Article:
International marketing talents recruitment: special session
Marketing Talents - China Opportunities
Helping Chinese companies locate international talents
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Most foreign teachers in China can attest to the fact that they work alongside Chinese colleagues who are just as competent, hardworking, and intelligent as themselves, but who often put in more hours for less money. Foreign instructors in China may expect to make anything from 15,000 to 30,000 RMB per month, with the latter being the more common figure. In most cases, this works out to an hourly compensation that is on par with or even more than what Western countries pay its teachers.
However, even with a college degree, most Chinese educators are fortunate to earn 8,000 RMB each month. It's very uncommon for Chinese educators to have extra responsibilities beyond instructing their students, such as fielding phone calls or keeping an eye on lunch periods. On the other hand, my days are spent mostly in the classroom, while I do some grading at home and some marketing work (which is why most of us international instructors are here in the first place). That's how it feels, at least, on sometimes.
My international buddy once bemoaned the apparent disinterest of her school's administration in her pupils' grades. Do they give a hoot about the way I teach or about whether or not my pupils learn? " she thought following a meeting with the workers. Just like I was paid to perform in a foreign clown show, they say.
If you're a foreign teacher in China, you could feel bad about yourself if you know that your respected peers make much less money than you do, although working in conditions that are undoubtedly more demanding. However, you probably shouldn't. Your income is not directly proportional to theirs for economic reasons. In China, the higher salaries provided to foreign educators have little effect on teacher compensation. It would be wonderful to imagine that if foreign instructors accepted a wage reduction, schools would use the extra money to give Chinese teachers a higher salary, but in reality, capitalism doesn't function like that.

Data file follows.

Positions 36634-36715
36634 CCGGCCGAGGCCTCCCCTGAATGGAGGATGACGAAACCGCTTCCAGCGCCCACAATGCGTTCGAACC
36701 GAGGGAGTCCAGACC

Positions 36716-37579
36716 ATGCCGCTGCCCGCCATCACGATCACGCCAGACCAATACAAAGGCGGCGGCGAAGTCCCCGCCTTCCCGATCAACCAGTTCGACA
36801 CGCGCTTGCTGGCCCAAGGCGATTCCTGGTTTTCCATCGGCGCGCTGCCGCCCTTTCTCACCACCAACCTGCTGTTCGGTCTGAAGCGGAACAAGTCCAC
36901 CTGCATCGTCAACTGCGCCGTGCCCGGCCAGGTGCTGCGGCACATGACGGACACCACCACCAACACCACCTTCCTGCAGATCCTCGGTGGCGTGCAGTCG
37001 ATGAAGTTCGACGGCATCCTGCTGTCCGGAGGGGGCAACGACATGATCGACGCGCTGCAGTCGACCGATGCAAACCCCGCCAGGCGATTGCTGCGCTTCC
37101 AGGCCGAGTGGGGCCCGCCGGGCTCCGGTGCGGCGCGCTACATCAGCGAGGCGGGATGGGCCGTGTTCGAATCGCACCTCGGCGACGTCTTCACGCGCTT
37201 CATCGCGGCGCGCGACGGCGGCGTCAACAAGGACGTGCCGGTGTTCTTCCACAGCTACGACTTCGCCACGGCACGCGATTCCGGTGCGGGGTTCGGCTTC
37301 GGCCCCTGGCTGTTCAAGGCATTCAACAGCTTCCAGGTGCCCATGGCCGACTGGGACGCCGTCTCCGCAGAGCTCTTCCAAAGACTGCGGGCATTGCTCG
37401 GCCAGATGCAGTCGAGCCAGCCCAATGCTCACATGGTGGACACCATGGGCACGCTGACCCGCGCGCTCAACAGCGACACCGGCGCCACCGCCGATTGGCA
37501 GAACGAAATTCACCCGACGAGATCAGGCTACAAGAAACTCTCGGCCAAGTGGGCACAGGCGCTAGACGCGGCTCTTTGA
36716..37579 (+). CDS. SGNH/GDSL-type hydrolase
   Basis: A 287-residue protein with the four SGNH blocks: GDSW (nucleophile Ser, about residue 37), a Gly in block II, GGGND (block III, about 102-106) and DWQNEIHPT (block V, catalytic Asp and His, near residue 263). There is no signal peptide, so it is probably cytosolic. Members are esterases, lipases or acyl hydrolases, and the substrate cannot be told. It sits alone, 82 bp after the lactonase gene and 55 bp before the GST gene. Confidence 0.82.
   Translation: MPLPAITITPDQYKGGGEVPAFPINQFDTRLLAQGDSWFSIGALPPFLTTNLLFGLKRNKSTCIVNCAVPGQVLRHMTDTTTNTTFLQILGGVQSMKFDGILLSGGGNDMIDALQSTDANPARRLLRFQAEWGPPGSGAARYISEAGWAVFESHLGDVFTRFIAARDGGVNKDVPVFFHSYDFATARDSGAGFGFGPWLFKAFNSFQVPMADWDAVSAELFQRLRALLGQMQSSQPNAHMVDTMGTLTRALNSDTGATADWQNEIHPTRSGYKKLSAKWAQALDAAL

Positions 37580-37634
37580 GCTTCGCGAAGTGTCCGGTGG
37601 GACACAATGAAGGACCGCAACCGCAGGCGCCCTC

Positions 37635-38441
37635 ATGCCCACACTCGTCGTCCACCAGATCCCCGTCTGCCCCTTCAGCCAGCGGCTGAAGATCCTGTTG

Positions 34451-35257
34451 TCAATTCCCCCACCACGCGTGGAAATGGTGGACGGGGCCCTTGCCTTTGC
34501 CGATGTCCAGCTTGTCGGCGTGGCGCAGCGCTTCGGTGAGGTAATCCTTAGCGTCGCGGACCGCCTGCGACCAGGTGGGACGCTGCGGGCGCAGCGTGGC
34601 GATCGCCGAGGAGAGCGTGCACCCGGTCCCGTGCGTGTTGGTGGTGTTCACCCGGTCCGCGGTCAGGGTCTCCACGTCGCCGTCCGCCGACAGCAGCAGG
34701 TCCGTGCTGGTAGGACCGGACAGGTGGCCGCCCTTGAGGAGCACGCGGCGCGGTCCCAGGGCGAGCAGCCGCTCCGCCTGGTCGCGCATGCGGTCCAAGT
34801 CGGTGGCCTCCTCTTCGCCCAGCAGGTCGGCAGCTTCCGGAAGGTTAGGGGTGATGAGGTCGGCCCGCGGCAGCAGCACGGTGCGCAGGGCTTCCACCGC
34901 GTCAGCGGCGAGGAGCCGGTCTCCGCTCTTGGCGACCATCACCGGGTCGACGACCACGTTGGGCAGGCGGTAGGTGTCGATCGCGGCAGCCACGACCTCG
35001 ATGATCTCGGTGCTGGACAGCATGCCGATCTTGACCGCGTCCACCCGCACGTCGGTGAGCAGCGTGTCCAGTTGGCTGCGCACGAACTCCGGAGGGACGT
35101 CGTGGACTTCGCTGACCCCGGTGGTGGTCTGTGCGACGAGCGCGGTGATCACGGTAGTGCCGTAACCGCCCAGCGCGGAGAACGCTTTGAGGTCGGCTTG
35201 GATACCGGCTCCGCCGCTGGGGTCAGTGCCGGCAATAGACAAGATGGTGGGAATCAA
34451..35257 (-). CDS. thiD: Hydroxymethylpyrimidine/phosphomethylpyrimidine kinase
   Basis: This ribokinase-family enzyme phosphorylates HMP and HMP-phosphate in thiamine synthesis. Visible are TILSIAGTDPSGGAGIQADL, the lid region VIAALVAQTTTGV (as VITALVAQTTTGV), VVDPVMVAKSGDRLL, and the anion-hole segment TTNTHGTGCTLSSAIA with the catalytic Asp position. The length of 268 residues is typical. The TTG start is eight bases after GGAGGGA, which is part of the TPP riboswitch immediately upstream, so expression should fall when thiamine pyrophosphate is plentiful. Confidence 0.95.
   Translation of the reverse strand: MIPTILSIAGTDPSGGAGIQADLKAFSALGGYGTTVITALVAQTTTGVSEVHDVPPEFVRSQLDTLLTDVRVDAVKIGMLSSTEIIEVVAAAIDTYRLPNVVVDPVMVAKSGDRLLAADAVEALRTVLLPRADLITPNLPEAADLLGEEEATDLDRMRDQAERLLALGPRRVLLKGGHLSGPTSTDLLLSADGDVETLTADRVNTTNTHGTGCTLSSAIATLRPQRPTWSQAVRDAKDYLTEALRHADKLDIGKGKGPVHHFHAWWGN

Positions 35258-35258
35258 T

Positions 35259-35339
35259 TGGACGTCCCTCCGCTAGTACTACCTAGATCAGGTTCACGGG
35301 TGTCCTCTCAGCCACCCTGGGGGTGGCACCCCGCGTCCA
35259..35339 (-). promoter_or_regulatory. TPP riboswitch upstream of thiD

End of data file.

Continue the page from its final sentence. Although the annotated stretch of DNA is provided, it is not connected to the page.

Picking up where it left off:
Some schools may have been able to keep their Chinese instructors employed because they were able to hire international teachers as well. Many private schools, which are technically companies in their own right, primarily exist to profit from the services of their foreign instructors, who generally instruct students in the English language. It's possible that the "foreign clowns" are essential to the institution's continued existence.
For this reason, I try not to feel too terrible when my Chinese coworkers complain about the significant negative impacts their low salary have on their daily life. It's easier said than done, however, since it's usually not only that they can't afford an outfit they like or that they have to save up more to purchase a scooter that prevents them from doing so. That both their current and future stability are under danger.
When one of my Chinese coworkers was asked whether she wanted to remain a teacher, she said, "On 5,000 RMB a month? Just how do I go about getting a mortgage and a house? A coworker told me the heartbreak of being separated from her spouse and little kid since they were both compelled to remain at company-provided housing because their low wages prevented them from affording rent on their own. My coworker's kid is being raised by her mother in her hometown, as is still the situation for many migrant workers in China.
Many highly-qualified Chinese educators leave the profession because they cannot make a living wage, making it impossible for them to raise a family and provide a quality education for their pupils.
While I make an effort to avoid feelings of guilt, I sometimes wish capitalism operated differently. I hope that Chinese schools and parents recognize the value of quality educators and compensate them fairly. Learning Chinese is about so much more than just the foreign jokester.